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Darwin Day Lecture – Darwin and the “Soul” (Grand Rapids)Date:
Wednesday, February 14, 2018
The Sweet House
254 E. Fulton
Grand Rapids, MI 49503 United States
Phone: (616) 706-2029
Join us for our annual Darwin Day lecture
The question of how the so-called ‘higher capacities’ of humanity could have evolved has vexed scientists since Charles Darwin. The co-discover of evolution, Alfred Wallace, thought that no evolutionary account by natural selection could suffice; he opted for an explanation in terms of divine intervention on an ape. In the century since the Origin of Species it has become commonplace to recognize that humans share emotions with animals, but to sharply restrict the so-called higher faculties to human beings. Scientists, including the speaker, have searched strenuously to find the neurobiological basis for these faculties, mostly in vain.
However over the past two decades a new approach to this question has made substantial progress, in the hands of scientists like Joseph Henrich of Harvard University, Kevin Laland of St. Andrews and many others. The idea is that the human brain and human culture have co-evolved: the brain has evolved to support culture, and culture has evolved to enhance the capacities of the human brain. This lecture will unpack this idea and apply it to long-standing questions of the origins of human morality, will-power, consciousness, language, narrative, memory, and creativity. I will discuss the changes in brain anatomy, biochemistry, and plasticity that have supported the adaptation to culture. Finally I will speculate on what the future may hold for the evolution of human mind.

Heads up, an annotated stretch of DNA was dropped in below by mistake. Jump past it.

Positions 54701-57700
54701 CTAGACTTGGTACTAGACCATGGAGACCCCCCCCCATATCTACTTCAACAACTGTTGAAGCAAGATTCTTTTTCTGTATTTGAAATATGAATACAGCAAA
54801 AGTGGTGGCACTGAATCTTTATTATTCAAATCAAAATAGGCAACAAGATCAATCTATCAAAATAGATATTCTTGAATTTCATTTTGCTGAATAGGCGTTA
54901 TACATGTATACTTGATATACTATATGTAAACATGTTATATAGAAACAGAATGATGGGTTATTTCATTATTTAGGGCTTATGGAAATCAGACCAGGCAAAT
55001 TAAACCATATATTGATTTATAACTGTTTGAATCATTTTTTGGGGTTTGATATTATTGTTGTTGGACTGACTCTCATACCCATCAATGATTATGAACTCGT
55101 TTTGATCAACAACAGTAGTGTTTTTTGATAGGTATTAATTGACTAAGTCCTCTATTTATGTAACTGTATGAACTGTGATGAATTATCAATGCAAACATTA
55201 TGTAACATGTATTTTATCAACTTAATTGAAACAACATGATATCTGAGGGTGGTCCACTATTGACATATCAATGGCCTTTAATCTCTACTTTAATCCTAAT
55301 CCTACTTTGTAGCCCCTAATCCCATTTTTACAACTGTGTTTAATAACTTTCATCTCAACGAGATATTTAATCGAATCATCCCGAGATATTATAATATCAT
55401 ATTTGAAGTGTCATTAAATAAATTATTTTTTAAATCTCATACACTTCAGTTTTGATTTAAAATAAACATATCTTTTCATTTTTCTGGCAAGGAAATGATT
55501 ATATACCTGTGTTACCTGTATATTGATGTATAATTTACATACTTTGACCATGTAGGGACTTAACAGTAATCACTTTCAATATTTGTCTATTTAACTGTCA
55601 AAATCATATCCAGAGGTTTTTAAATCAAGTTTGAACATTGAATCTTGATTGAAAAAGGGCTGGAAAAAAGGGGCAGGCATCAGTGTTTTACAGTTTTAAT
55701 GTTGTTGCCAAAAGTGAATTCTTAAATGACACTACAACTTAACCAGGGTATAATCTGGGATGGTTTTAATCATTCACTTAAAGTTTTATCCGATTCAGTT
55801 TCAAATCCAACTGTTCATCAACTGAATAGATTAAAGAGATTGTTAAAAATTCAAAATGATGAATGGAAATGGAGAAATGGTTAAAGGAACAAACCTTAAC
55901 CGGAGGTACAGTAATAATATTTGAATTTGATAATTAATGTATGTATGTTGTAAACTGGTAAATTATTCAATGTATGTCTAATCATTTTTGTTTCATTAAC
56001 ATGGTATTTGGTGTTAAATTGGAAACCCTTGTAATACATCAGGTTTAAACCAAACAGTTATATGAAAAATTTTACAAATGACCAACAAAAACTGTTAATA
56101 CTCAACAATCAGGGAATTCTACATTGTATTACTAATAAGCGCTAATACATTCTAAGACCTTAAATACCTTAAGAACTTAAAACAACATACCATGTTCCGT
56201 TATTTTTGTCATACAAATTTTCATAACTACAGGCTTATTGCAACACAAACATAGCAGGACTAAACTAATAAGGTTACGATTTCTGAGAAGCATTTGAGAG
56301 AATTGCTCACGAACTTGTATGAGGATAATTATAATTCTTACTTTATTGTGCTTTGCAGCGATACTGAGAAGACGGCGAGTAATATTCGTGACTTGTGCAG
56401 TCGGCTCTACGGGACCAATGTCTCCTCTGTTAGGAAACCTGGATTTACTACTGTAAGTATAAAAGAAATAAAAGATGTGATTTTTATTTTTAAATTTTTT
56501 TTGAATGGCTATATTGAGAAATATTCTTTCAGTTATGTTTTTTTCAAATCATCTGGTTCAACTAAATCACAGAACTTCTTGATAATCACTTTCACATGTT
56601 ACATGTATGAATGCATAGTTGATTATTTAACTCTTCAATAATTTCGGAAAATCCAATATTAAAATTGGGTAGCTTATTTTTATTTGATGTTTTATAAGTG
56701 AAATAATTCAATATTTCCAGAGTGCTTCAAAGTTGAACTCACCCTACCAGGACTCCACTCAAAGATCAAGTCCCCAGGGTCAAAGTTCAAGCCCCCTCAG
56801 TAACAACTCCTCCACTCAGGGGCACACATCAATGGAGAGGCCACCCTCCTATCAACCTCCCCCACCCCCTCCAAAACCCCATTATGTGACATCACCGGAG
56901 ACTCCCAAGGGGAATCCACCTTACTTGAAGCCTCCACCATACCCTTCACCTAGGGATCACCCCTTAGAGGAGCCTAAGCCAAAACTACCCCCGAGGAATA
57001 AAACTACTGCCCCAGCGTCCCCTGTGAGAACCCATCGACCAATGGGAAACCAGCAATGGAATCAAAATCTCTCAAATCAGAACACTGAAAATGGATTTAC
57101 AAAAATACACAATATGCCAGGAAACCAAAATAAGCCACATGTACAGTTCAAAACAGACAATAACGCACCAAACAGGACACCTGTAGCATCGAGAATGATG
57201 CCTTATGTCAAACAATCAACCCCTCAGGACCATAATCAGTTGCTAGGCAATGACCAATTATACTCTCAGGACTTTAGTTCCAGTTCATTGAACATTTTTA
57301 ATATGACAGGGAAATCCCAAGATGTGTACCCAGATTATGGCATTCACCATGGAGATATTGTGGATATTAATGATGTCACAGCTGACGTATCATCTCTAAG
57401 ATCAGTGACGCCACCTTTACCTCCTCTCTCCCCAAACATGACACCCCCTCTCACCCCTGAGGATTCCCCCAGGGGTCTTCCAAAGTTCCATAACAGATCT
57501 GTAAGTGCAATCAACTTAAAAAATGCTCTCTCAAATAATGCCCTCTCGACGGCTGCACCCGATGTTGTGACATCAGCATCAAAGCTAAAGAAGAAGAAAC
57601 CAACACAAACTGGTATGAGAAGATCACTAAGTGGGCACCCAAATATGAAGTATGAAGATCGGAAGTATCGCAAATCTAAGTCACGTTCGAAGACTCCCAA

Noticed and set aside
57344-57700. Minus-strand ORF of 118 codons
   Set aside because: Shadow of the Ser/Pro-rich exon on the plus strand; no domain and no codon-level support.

If you have theist friends who feel that the human ‘soul’ is the best evidence for the existence of God, please bring them.
Meetings are open to the Public and are held in the Auditorium on the lower level. Please use the door on the south side of the building on the lower level (by parking lot).
After the meeting, join us at Vitale’s Sports Bar, 834 Leonard NE, Grand Rapids, MI to socialize. View Map
The Auditorium is wheelchair accessible via a lift immediately inside and to the left of the lower level door.
Center for Inquiry Michigan values full participation for all attendees at all of our events, including participation from individuals with disabilities. Requests for reasonable accommodation may be made by contacting Jennifer Beahan at firstname.lastname@example.org or 616-706-2029 at least three days prior to the event.
Cost: FREE / Suggested Donation $5. Ways to Support CFI & Donate Online
Contact: Jennifer Beahan, email@example.com, 616-698-2342
About Mark Reimers, PhD
Professor of Neuroscience, Michigan State University
Dr. Mark Reimers studies brain function by applying advanced statistical and computational methods to the very large data sets of brain activity measures now being generated in neuroscience. In particular he tries to understand how brain dynamics changes between different activities and states of mind. Dr. Reimers has worked at the US National Institutes of Health, the Karolinska Institute in Stockholm, and at the Virginia Institute for Psychiatric and Behavioral Genetics in Richmond.